Several fans agreed that politics should be left out of football.

"I just want to watch football on Sundays, that's it. Politics should be left out,” Andrew Simak said.

The reactions reverberated across the Atlantic, where about two dozen players, including Baltimore Ravens linebacker Terrell Suggs and Jacksonville Jaguars running back Leonard Fournette, took a knee during the playing of the national anthem before the start of the teams’ game at Wembley Stadium in London.

MORE: At least 100 NFL players kneel or sit in protest

Other players on both teams and Jaguars owner Shad Khan remained locked arm-in-arm throughout the playing of the national anthem and “God Save The Queen.”

One team, the Pittsburgh Steelers, stayed in the locker room during “The Star-Spangled Banner.”

Last week across the entire NFL, only four players knelt or sat, and two stood with their fists raised. In the nine early games Sunday, AP reporters counted 102 players kneeling or sitting, and at least three raising their fists.

Former San Francisco 49ers quarterback Colin Kaepernick was the first athlete to refuse to stand during the national anthem as a protest to police treatment of minorities last year. This season, no team has signed him, and some supporters believe NFL owners are avoiding him because of the controversy.

That protest movement ballooned Sunday following Trump’s weekend rant that began with him calling for NFL protesters to be fired. It continued Saturday with the president rescinding a White House invitation for the NBA champion Golden State Warriors, who had said they were considering not attending.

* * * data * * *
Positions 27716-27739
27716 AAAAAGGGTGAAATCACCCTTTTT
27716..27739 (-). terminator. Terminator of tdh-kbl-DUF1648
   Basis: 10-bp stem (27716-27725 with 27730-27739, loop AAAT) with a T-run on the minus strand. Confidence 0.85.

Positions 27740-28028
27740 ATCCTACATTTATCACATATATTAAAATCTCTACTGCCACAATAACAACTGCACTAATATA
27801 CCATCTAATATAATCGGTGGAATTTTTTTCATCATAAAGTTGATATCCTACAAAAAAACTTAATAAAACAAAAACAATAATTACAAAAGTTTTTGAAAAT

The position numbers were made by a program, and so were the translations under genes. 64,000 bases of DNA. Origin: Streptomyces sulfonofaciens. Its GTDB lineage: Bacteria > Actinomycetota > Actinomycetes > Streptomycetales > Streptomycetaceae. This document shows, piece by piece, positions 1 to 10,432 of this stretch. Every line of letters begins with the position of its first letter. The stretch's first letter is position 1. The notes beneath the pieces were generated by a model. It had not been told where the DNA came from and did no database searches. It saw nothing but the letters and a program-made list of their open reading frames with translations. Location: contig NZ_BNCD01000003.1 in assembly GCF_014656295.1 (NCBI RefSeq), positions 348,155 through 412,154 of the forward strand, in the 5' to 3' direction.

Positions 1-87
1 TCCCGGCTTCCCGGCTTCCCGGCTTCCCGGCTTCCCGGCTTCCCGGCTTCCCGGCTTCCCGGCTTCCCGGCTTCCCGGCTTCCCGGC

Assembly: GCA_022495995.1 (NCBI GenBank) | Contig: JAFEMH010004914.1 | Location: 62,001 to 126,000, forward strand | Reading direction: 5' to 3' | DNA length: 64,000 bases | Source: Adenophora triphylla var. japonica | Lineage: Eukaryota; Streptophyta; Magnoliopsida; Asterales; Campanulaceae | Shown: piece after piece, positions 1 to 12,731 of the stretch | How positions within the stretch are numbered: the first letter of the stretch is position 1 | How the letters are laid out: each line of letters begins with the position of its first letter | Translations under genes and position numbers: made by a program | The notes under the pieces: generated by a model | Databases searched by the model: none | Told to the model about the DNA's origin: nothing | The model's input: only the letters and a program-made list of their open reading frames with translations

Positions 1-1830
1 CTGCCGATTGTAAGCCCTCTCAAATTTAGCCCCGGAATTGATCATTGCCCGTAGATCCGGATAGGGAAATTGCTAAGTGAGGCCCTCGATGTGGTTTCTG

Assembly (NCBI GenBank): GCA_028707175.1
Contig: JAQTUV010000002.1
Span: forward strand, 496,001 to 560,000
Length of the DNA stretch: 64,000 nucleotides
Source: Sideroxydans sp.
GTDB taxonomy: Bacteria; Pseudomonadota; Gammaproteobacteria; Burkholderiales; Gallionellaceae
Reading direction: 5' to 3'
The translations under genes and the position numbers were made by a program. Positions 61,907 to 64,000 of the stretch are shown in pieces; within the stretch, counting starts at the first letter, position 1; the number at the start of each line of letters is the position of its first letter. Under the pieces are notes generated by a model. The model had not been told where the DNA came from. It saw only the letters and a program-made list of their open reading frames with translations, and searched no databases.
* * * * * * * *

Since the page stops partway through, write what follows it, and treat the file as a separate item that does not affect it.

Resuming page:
By Sunday, it was one of the main topics of conversation on social media and around the country.

In Charlotte, North Carolina, more than a dozen New Orleans Saints players sat during the anthem, including star running back Adrian Peterson. In Buffalo, New York, more than half the Denver Broncos knelt during the anthem and a handful of Buffalo Bills sat or knelt.

In Minneapolis, Tampa Bay Buccaneers Mike Evans and DeSean Jackson knelt with the rest of the team locking arms during the “Star Spangled Banner.” The Minnesota Vikings also locked arms. Although no Vikings were spotted taking a knee during the anthem, at least a dozen players sprinted into one end zone and took a knee with head bowed, before the crowd was asked to stand.

On Sunday, NFL owners continued issuing statements condemning the president’s divisive words and players took part in displays of unity across the league.

The league and its players, often at odds, have been united in condemning the president’s criticisms, with commissioner Roger Goodell saying Saturday that “divisive comments like these demonstrate an unfortunate lack of respect for the NFL, our great game and all of our players, and a failure to understand the overwhelming force for good our clubs and players represent in our communities.

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The Associated Press contributed to this report.